Patrick Henry uses anaphora, the repetition of a sequence of words at the beginning of sentences, when he describes how the colonies have attempted to negotiate with their sovereign:
We have petitioned; we have remonstrated; we have supplicated; we have prostrated ourselves before the tyrannical hands of the ministry and parliament.
Henry points out that the colonies have tried peaceful, civil negotiations, and even uses exaggerated (hyperbolic) imagery to suggest that they have thrown themselves on the floor and begged for fair treatment.
Henry again employs anaphora to describe what Britain's response to the colonies has been:
Our petitions have been slighted; our remonstrances have produced additional violence and insult; our supplications have been disregarded; and we have been spurned, with contempt, from the foot of the throne.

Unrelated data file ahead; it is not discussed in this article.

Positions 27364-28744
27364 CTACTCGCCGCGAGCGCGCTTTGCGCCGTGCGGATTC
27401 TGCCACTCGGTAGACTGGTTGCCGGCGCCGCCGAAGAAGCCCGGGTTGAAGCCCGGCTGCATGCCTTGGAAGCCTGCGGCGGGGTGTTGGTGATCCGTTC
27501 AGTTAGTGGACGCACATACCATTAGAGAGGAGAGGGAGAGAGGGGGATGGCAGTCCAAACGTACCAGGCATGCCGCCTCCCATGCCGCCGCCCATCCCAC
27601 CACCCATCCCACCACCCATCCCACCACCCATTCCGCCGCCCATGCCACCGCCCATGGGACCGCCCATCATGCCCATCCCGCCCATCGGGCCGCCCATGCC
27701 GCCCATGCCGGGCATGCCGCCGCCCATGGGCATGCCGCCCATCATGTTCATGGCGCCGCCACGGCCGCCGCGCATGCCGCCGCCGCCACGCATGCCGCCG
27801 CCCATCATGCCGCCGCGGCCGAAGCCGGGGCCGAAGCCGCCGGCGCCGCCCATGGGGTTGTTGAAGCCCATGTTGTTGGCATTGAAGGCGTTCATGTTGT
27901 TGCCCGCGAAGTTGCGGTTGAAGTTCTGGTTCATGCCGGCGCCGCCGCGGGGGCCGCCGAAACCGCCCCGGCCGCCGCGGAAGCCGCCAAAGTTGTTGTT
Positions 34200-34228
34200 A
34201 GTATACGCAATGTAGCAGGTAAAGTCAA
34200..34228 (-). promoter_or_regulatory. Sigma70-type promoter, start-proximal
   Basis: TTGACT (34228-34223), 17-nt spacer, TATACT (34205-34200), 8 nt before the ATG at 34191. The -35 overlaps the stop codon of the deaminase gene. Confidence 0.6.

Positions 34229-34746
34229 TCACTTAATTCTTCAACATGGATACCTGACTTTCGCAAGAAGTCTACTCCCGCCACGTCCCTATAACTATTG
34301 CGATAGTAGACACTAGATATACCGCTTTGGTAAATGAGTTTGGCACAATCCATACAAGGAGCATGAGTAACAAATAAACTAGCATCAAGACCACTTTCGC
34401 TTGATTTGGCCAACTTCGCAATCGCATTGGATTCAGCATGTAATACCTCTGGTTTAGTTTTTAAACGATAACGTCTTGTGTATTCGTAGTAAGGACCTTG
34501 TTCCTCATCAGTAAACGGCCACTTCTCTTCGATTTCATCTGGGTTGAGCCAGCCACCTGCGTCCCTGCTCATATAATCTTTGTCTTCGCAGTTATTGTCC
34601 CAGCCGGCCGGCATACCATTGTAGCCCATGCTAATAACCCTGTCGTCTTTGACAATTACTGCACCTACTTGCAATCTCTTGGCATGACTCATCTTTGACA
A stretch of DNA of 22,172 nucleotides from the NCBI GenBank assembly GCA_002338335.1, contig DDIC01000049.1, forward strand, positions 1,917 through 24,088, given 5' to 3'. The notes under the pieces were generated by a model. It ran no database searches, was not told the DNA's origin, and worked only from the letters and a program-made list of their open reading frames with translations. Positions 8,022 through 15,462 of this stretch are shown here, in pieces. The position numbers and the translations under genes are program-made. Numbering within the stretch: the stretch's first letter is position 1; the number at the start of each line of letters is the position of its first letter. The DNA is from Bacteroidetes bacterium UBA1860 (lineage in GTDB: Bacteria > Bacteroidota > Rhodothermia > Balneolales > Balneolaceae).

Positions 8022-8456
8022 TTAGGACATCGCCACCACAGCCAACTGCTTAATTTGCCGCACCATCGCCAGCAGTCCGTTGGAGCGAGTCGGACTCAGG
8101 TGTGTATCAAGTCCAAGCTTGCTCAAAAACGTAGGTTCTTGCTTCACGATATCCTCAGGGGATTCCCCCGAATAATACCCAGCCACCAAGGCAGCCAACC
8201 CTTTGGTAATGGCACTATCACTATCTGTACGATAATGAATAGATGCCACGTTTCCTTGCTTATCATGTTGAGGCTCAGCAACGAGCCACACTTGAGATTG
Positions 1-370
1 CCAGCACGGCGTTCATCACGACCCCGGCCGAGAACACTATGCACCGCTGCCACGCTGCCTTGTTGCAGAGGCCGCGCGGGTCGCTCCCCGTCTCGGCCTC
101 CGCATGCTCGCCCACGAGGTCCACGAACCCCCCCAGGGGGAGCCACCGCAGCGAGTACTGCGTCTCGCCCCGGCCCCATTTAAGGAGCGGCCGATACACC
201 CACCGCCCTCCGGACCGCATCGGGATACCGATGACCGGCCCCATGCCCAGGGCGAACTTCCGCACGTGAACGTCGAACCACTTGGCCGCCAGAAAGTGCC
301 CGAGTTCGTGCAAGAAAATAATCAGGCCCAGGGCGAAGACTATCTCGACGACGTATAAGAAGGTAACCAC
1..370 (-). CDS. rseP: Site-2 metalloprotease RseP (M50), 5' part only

His emotionally-charged language describes the dismissive attitude of the British in response to the colonies' attempted negotiations.
Henry once again uses anaphora when he asks rhetorical questions to anticipate and counter the objection that the colonies do not have a military mighty enough to engage in a war against Britain.
Shall we gather strength by irresolution and inaction? Shall we acquire the means of effectual resistance by lying supinely on our backs, and hugging the delusive phantom of hope, until our enemies shall have bound us hand and foot?
Anaphora is a type of parallel structure that is particularly effective in speeches because of its rhythmic quality. Anaphora offers the additional benefit of making points more easily remembered.